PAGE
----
Thailand’s cabinet agreed to grant an additional three-month grace period to illegal migrant workers to stay in the kingdom so that they could complete their registration process. For Thailand’s estimated 2.5 million migrant workers, 2013 brings new bureaucratic hurdles, but a promise of a higher minimum wage as well.
Government spokesman Tossaporn Serirak said the cabinet agreed with the proposal of the committee on migrant worker management to allow illegal migrants from Myanmar, the Lao PDR and Cambodia who have not yet registered legally, as well as their children aged below 15 years old, to stay in the kingdom for three more months.The cabinets decision, according to the spokesman, will allow illegal migrant workers to proceed with their requests for temporary passports or certificate of identity from their country of origin.
More than one million workers from Myanmar are believed to have used the program but on December 14 the Thai government ordered that all registration centres close, warning that any remaining undocumented workers return to their home countries or face jail or deportation. So far there have been no reports of crackdowns or mass arrests, but the decision to close the centres has been perceived as a clear threat.
Under the three-month period, Mr Tossaporn said, they are permitted to enter Thailand legally and can still work with the same employers, according to report by Thai News agency MCOT News.
There are some 2.5 million migrant workers in Thailand
About three quarters are from Myanmar, also known as Burma. Most are manual laborers — doing construction and agriculture around Chiang Mai, and fishing and factories elsewhere.
Less than half of them met the deadline that would make them eligible for the new minimum wage, national health benefits and grant access to schools. For the 1.5 million workers who didn’t meet the deadline, there’s confusion.
Thailand’s work force is comprised of a large number of migrant workers, some of whom are in the country illegally.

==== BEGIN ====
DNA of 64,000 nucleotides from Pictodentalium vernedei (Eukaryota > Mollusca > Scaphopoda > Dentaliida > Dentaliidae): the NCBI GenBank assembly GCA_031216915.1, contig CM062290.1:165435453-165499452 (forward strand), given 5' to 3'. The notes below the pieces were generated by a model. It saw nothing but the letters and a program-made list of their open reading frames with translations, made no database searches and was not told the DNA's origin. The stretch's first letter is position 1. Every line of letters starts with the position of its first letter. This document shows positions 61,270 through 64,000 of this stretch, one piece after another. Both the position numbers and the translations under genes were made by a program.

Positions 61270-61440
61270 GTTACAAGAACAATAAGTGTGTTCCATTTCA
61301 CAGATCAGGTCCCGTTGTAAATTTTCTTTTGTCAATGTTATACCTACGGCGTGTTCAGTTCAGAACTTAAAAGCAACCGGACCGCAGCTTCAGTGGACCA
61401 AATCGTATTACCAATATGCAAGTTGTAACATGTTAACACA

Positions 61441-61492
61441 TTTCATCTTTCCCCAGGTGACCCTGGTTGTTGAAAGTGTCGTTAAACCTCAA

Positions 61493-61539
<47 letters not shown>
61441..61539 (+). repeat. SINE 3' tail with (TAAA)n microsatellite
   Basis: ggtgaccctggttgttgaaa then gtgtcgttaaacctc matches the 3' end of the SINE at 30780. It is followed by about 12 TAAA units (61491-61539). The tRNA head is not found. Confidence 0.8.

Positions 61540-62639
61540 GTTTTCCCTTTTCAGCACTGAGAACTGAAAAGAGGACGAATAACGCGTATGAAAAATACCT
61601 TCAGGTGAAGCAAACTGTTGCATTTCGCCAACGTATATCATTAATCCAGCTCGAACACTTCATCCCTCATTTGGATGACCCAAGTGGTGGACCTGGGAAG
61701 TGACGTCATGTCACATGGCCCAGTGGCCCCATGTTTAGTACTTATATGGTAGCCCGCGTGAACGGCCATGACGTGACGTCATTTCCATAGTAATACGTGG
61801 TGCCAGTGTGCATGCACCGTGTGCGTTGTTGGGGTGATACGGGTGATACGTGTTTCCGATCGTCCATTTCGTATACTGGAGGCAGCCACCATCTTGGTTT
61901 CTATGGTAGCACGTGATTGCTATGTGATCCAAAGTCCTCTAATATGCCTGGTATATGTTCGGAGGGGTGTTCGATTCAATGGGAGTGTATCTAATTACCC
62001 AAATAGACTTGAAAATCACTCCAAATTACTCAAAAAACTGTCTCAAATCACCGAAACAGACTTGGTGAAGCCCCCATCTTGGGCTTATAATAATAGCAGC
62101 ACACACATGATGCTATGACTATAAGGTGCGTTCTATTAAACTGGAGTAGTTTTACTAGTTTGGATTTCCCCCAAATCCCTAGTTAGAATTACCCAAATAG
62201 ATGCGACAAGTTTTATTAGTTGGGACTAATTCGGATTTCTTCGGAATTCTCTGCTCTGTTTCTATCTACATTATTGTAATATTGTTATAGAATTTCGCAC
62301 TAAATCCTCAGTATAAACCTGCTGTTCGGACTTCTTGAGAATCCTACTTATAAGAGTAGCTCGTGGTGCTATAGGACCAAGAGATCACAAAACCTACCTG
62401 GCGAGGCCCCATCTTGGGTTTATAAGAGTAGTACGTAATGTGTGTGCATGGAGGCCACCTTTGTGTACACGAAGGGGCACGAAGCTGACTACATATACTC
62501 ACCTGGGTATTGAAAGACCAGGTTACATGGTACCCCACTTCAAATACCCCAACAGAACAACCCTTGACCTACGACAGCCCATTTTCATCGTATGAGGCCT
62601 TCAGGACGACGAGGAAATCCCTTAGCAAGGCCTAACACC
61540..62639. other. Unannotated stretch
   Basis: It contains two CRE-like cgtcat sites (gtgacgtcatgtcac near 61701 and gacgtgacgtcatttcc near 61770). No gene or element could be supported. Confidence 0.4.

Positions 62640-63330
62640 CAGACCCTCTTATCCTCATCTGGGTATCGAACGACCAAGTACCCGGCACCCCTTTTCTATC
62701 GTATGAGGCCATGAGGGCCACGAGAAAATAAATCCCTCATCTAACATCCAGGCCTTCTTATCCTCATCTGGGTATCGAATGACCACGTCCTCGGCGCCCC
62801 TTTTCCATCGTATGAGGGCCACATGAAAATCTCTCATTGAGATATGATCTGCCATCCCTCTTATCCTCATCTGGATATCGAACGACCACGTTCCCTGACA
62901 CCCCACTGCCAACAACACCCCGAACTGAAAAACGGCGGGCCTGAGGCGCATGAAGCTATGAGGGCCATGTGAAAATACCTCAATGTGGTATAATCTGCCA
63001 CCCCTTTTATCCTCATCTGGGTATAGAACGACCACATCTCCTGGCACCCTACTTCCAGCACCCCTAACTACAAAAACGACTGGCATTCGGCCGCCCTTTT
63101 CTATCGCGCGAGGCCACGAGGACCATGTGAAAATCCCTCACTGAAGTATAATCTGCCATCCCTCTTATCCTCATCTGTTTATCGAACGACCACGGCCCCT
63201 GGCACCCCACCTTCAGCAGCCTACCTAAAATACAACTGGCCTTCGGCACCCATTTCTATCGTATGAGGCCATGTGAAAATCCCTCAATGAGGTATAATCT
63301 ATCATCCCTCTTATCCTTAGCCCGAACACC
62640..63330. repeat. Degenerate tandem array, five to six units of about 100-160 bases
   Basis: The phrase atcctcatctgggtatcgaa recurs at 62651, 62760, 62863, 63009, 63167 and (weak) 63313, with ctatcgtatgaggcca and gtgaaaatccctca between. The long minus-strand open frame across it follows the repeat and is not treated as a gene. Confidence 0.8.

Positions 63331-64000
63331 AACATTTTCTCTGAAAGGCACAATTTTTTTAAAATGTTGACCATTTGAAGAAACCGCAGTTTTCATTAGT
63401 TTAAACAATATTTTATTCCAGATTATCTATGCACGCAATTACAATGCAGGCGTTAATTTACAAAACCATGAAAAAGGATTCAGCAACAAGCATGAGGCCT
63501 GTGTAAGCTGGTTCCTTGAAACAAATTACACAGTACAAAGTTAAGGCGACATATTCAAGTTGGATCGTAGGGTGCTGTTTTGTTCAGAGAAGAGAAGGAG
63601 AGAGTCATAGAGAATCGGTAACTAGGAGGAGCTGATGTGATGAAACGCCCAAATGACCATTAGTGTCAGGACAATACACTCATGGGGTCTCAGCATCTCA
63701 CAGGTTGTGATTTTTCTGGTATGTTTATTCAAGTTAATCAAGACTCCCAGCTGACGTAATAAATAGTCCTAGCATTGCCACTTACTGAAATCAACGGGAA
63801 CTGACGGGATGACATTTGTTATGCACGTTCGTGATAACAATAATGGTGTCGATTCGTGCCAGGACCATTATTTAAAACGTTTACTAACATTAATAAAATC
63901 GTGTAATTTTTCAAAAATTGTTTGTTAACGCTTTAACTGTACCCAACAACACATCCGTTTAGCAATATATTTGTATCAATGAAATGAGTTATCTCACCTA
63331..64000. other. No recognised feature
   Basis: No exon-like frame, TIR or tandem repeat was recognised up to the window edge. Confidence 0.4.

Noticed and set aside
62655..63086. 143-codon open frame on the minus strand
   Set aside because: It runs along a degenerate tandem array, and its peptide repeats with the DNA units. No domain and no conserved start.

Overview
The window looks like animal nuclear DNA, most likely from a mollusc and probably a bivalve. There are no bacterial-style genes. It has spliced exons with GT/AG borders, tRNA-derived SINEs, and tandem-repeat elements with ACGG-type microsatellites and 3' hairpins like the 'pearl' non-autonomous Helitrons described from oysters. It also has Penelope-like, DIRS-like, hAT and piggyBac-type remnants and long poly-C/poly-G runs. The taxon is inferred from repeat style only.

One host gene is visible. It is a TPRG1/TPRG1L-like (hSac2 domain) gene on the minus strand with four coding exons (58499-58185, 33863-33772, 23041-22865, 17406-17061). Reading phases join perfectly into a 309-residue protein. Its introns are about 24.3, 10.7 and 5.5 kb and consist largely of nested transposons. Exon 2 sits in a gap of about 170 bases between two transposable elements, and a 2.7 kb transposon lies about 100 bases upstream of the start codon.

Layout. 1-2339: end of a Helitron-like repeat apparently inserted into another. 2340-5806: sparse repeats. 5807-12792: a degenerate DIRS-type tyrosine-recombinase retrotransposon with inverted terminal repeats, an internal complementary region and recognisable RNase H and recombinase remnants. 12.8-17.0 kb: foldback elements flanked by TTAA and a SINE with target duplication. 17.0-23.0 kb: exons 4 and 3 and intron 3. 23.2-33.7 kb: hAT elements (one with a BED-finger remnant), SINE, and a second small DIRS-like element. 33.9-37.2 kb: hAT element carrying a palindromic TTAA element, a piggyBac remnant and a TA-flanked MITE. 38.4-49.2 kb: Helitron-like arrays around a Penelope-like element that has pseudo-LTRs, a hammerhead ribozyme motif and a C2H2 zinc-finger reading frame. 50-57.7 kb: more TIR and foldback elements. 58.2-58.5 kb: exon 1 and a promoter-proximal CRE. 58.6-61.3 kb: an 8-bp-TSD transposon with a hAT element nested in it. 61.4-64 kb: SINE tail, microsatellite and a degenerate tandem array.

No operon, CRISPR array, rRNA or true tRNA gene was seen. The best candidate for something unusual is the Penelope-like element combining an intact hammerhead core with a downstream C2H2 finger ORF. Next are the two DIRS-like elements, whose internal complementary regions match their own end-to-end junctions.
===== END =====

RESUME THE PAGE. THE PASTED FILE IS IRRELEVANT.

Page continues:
But for those who can prove they’re in the country legally, they have the right to claim the 300 baht minimum wage, as well as access to government benefits.
Some Thai businesses have reported possible labour shortage looms with Myanmar opening its economy. The construction, fishery and food industries will be the hardest hit as they rely heavily on migrant workers from Myanmar. Visit Limprana, president of the food-processing industry club at the Federation of Thai Industries, said to the Bangkok Post that the sector is short 20,000 to 30,000 workers, although hundreds of thousands of Myanmar labourers are already employed.
On Jan. 1, the country’s minimum wage was raised to 300 baht — or about $10 per day. Migrant workers from neighboring countries like Myanmar, Cambodia, and Laos make up as much as 10 percent of Thailand’s workforce. They should be eligible for the pay bump, if they can prove they’re in the country legally. It’s been reported that the government will extend the deadline, but at the same time the Thai government has threatened crackdowns and deportations.
Thailand’s policy is evolving as the whole region prepares for 2015’s economic integration under ASEAN — a European Union-style collaboration between 10 southeast Asian countries. Integration will make moving between countries easier for some workers, although mostly in highly-skilled jobs.
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